Support builds for tougher school safety plan requirements
Bipartisan support appears to have coalesced behind a proposal to better enforce a state requirement that all schools have updated safety plans.
The development came against the backdrop of a joint legislative session Tuesday on gun violence and firearm laws in California in which Democratic Senate leaders offered a plan to fund a program aimed at taking weapons out of the hands of people who, under current law, aren't allowed to have them.
GOP lawmakers offered their own packet of proposed bills that includes a call for school site safety plans to be audited annually and to include a tactical plan with specific steps to safeguard students and staff when responding to incidents, such as a shooting."
Republicans would also increase penalties against criminals who illegally buy, sell or possess firearms and for felons in possession of a firearm who were convicted of specific serious felonies.
"Our proposals would take guns out of the hands of criminals, prioritize existing mental health treatment resources, and improve campus safety," Assemblywoman Melissa Melendez, R-Lake Elsinore, said in a statement. "And we can do all of this without infringing upon the rights of law-abiding gun owners. We can also do it without raising taxes or violating the Supreme Court's order to reduce the prison population. It is a question of our priorities and willingness to act."
The swirl of legislative activity in Sacramento on the subjects of campus safety and gun control comes on the heels of last month's mass shooting of 26 students and staff members at Sandy Hook Elementary School in Newtown, Conn.
The massacre led President Barack Obama earlier this month to propose a list of 19 executive orders - laws that can be changed without congressional action - aimed at reducing gun violence in America, including a ban on assault weapons and high-capacity magazines.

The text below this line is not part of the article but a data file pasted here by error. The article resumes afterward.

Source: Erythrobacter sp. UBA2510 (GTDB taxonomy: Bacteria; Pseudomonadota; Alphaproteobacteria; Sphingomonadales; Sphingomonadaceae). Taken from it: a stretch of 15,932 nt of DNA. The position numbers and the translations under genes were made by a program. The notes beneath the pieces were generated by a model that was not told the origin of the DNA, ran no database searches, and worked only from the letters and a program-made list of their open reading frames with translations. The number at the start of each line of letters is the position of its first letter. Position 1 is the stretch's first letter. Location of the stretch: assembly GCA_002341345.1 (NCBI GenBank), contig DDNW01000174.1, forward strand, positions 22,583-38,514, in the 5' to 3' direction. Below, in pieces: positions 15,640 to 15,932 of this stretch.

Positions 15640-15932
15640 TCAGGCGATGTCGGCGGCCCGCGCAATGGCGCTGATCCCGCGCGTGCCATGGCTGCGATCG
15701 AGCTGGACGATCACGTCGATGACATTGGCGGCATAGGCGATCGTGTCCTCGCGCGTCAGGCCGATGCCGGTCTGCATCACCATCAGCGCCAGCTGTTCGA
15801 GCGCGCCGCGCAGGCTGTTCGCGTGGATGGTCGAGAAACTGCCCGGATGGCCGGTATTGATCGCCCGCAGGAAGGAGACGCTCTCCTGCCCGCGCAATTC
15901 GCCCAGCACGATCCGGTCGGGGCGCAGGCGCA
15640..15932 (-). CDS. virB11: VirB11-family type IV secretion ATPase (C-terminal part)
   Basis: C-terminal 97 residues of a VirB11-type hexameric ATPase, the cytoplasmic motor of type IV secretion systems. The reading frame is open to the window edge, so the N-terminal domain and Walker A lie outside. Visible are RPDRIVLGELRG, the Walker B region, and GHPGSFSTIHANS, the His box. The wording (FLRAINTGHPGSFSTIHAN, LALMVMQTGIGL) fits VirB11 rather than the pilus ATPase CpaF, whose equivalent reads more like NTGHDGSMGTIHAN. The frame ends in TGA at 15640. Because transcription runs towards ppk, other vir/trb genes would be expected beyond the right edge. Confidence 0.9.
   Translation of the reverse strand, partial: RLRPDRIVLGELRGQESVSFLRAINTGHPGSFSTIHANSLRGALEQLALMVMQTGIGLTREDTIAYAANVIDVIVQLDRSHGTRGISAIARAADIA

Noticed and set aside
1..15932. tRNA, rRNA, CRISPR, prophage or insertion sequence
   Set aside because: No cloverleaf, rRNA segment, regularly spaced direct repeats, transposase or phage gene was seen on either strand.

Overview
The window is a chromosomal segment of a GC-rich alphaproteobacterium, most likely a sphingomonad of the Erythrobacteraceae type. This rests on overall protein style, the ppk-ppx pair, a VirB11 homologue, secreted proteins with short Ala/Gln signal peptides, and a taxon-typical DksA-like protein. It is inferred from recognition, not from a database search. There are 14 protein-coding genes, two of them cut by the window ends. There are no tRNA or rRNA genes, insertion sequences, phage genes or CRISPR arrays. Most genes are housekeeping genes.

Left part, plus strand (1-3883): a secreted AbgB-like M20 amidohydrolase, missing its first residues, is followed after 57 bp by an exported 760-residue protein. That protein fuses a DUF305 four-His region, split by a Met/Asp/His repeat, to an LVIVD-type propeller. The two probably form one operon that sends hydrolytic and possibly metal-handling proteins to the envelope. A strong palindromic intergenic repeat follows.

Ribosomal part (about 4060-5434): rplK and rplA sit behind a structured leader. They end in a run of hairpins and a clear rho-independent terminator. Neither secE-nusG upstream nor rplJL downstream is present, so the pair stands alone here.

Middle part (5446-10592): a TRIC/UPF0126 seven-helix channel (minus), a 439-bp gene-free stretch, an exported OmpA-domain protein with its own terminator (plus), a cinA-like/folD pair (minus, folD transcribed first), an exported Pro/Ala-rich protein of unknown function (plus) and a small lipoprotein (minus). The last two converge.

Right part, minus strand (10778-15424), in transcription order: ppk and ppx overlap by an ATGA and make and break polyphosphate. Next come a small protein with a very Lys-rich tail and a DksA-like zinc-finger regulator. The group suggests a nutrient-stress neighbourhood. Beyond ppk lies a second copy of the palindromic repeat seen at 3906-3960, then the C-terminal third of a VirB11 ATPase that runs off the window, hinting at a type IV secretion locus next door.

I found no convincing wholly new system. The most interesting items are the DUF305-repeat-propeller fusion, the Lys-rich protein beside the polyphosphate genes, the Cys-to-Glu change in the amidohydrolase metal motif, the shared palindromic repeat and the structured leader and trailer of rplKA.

Although the issue has lawmakers in other states and in Washington, largely divided, there are some elements of the GOP plan that already have Democratic support.
SB 49, introduced last week by Sen. Ted Lieu, D-Torrance, is also aimed at strengthening enforcement components of an existing law which requires all school sites to have in place a comprehensive safety plan that protects students and staff in the event of a natural disaster or man-made crisis.
Lieu's bill contains a provision that would allow the state to withhold principal apportionment from any school that has failed to abide by the school safety plan.
The GOP package would include a process for teachers to notify appropriate authorities about pupils with potential mental health issues that could result in violence or harm to themselves or other students, and an expansion of Proposition 63 program funding eligibility to include school personnel training to identify mental health issues likely to result in violence or harm.
Assembly Republican Leader Connie Conway said the package will be introduced as legislation prior to Feb. 22 - the final day to present new bills.
The Leno-Steinberg proposal was prompted by the realization of a state database of almost 20,000 people who own firearms but are prohibited from doing so because of criminal records or mental illness, and must therefore be disarmed. But, according to testimony by Stephen Lindley, chief of the bureau of firearms for the California Department of Justice, there is not enough staffing to clear the backlog, which involves about 39,000 guns.
The bill would authorize the DOJ to use money from fees from the sale or transfer of firearms to clear the backlog. Those fees, known as Dealer Record of Sale fees, are available to the DOJ for some regulatory and enforcement activities but not expressly for the enforcement activities related to possession.
Lindley was urged by members of the joint legislative panel, including Senate leader Darrell Steinberg, D-Sacramento, to submit a budget request for the estimated $25 million it would take to hire 50 additional officers to eliminate the backlog.
Each year, the state investigates and seizes the guns of about 2,000 people on the Armed Prohibited Persons list. However, about 3,000 names are added to the list each year, Lindley said.
Testimony heard Tuesday confirmed that while California gun laws are among the toughest in the nation, there are gaps in enforcement as well as loopholes that allow some gun owners to skirt existing laws.
The 15 legislators seated on Tuesday's panel also heard from the state's top cops that hand guns - not assault weapons - are used in more than 90 percent of shootings statewide.